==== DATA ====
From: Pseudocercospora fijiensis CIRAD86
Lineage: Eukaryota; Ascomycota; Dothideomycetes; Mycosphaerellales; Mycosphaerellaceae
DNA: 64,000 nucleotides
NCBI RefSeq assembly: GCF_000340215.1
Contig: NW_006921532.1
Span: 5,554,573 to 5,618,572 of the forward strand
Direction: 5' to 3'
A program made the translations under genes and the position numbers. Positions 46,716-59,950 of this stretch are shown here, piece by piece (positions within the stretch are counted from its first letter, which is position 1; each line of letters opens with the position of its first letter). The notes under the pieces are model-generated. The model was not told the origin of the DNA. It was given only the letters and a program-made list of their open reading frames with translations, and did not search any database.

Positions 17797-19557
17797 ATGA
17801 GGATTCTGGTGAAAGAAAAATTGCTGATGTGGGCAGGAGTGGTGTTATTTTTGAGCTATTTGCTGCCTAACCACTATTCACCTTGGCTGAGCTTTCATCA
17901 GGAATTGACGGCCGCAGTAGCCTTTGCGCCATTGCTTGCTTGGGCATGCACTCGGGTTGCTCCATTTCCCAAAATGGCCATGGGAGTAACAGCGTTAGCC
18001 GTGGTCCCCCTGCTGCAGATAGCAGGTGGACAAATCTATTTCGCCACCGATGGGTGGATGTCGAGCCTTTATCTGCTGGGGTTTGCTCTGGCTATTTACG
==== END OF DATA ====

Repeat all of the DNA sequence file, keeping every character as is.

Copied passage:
From: Pseudocercospora fijiensis CIRAD86
Lineage: Eukaryota; Ascomycota; Dothideomycetes; Mycosphaerellales; Mycosphaerellaceae
DNA: 64,000 nucleotides
NCBI RefSeq assembly: GCF_000340215.1
Contig: NW_006921532.1
Span: 5,554,573 to 5,618,572 of the forward strand
Direction: 5' to 3'
A program made the translations under genes and the position numbers. Positions 46,716-59,950 of this stretch are shown here, piece by piece (positions within the stretch are counted from its first letter, which is position 1; each line of letters opens with the position of its first letter). The notes under the pieces are model-generated. The model was not told the origin of the DNA. It was given only the letters and a program-made list of their open reading frames with translations, and did not search any database.

Positions 17797-19557
17797 ATGA
17801 GGATTCTGGTGAAAGAAAAATTGCTGATGTGGGCAGGAGTGGTGTTATTTTTGAGCTATTTGCTGCCTAACCACTATTCACCTTGGCTGAGCTTTCATCA
17901 GGAATTGACGGCCGCAGTAGCCTTTGCGCCATTGCTTGCTTGGGCATGCACTCGGGTTGCTCCATTTCCCAAAATGGCCATGGGAGTAACAGCGTTAGCC
18001 GTGGTCCCCCTGCTGCAGATAGCAGGTGGACAAATCTATTTCGCCACCGATGGGTGGATGTCGAGCCTTTATCTGCTGGGGTTTGCTCTGGCTATTTACG